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Emmerich Kalman – Grafin Mariza (1952)

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Emmerich Kalman – Grafin Mariza (1952)

CD1
01 Overture
02 Act1.Dialog
03 Act1.Wir singen dir, wir bringen dir, ein Liedchen dar
04 Act1.Dialog
05 Act1.Wenn es Abend wird.. Gruss mir die sussen
06 Act1.Dialog
07 Act1.Lustige Zigeunerweisen
08 Act1.Dialog
09 Act1.Hor ich Zigeunergeigen.. Wo wohnt die Liebe
10 Act1.Dialog
11 Act1.O schone Kinderzeit.. Schwesterlein
12 Act1.Dialog
13 Act1.Ich bitte, nich lachen
14 Act1.Dialog
15 Act1.Auch ich war einst
16 Act1.Ei bravo, Herr Verwalter
17 Act1.Dialog
18 Act1.Bitte sehr, das ist doch gar nix, nein!
19 Act1.Will die Frau Grafin.. Eh ein kurzer Mond
20 Act1.Nein, das versprach die Grafin mir
21 Act1.Dialog
22 Act1.Komm, Zigany
23 Act2.Dialog
24 Act2.Herrgott, was ist denn heut' los
25 Act2.Dialog
26 Act2.Wenn ich abends schlafen geh'
27 Act2.Dialog
28 Act2.Dialog
29 Act2.Mein lieber Schatz.. Sag' ja, mein Lieb, sab' ja

CD2
01 Act2.Dialog
02 Act2.Junger Mann ein Madchen liebt
03 Act2.Dialog
04 Act2.Hei, Mariza, heute mach' dein Meisterstuck
05 Act2.Hab' mich einmal toll verliebt
06 Act3.Dialog
07 Act3.Komm mit nach Varasdin
08 Act3.Dialog
09 Act3.Eh' ein kurzer Mond ins Land mag entfliehn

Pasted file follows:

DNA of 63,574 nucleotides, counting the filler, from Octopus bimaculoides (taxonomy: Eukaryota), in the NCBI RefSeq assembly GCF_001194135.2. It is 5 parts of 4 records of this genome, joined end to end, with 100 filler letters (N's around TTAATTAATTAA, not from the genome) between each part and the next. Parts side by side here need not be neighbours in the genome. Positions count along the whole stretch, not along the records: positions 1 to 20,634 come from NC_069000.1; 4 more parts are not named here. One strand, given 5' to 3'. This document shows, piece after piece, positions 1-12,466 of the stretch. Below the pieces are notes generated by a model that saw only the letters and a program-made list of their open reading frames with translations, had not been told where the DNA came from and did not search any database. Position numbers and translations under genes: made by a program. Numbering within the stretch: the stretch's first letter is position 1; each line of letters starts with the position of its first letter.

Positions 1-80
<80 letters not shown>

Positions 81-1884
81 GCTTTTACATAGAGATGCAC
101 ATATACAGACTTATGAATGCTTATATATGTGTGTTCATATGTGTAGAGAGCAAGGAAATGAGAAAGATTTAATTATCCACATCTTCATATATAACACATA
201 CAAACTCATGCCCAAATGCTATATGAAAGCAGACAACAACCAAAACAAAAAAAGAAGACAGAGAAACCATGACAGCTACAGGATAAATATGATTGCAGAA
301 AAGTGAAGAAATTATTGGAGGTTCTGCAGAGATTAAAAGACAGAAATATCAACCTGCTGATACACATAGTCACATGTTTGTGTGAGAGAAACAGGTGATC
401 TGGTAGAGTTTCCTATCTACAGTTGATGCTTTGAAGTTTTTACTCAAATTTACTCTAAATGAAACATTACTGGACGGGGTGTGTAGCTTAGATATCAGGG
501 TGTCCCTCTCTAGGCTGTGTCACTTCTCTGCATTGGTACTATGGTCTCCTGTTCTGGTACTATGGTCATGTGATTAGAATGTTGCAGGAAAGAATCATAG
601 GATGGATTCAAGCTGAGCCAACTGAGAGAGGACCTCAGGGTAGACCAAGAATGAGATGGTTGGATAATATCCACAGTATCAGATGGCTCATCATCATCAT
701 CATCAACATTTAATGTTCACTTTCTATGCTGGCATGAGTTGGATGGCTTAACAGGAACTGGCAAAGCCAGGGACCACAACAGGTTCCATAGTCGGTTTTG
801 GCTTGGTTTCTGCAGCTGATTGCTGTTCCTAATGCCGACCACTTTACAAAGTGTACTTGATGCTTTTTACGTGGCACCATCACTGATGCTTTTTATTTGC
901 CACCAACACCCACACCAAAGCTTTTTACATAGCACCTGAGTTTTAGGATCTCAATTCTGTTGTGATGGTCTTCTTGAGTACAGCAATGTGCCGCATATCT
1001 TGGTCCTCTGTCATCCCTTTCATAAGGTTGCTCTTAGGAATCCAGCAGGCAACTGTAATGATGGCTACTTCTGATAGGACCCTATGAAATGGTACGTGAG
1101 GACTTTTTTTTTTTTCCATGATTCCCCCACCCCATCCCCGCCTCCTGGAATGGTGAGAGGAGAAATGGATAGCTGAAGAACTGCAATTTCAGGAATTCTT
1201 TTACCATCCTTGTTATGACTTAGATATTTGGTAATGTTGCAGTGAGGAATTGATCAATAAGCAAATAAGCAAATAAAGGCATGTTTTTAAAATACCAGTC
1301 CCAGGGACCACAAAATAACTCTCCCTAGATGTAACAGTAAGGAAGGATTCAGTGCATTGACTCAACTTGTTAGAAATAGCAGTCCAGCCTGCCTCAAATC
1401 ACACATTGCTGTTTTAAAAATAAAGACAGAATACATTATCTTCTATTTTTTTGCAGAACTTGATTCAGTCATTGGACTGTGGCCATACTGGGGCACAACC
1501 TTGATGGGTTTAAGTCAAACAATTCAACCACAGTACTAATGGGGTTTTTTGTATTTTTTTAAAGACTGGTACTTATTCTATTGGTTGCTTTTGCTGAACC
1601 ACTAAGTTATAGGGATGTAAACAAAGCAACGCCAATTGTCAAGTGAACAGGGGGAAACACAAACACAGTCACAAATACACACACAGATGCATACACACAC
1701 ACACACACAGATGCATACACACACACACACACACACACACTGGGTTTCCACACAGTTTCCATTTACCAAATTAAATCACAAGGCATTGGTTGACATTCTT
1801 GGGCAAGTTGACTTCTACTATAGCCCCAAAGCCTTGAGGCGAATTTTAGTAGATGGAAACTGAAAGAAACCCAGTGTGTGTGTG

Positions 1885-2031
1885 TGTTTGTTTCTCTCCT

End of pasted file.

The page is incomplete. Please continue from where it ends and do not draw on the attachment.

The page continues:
Grafin Mariza ............................. Sena Jurinac
Graf Tassilo Endrody-Wittemburg ........... Karl Terkal
Lisa, seine Schwester ..................... Anneliese Rothenberger
Baron Koloman Zsupan ...................... Rupert Glawitsch
Furst Moritz Dragomir Populesco ........... Josef Olah
Furstin Bozena Cuddenstein zu Chlumetz .... Gustl Busch
Penizek, ihr Kammerdiener ................. Willy Maertens
Manja, Zigeunerin ......................... Traute Hoffmann
Karl-Stephan Liebenberg ................... Willy Witte
Tschkko, Diener Marizas ................... Albert Kriwat
Ilka von Dambossy.......................... Margarete Trampe
Mariska (kinder) .......................... Ulla Schmetzer
Sari (kinder) ............................. Inge Tietjen
Ersika (kinder) ........................... Helga Ackermann

Mitglieder des Kinderchors des NDR Hamburg
Chor des NDR Hamburg
Hamburger Rundfunk-Orchester
Wilhelm Stephan, conductor
Recorded 23-30 April 1952, Hamburg

 

Vienna 1924. By this time, there was no more Habsburg ceremonial in the imperial palace; the rose-edged beauty had gone from Schönbrunn castle; the once- .ourishing upper middle class had left the royal and imperial kingdom’s former realms on the Danube, there were no more pastoral village idylls around wells and vineyards; there were even no more shameful secret affairs between uniformed men of standing and milliners or “kept women”.

Whether in Vienna, Munich, Berlin or anywhere else – new forms and .gures were becoming visible in the glow of the historical furnace which forged the 1920s. The only certainty seemed to be: “Nothing is as it once was”.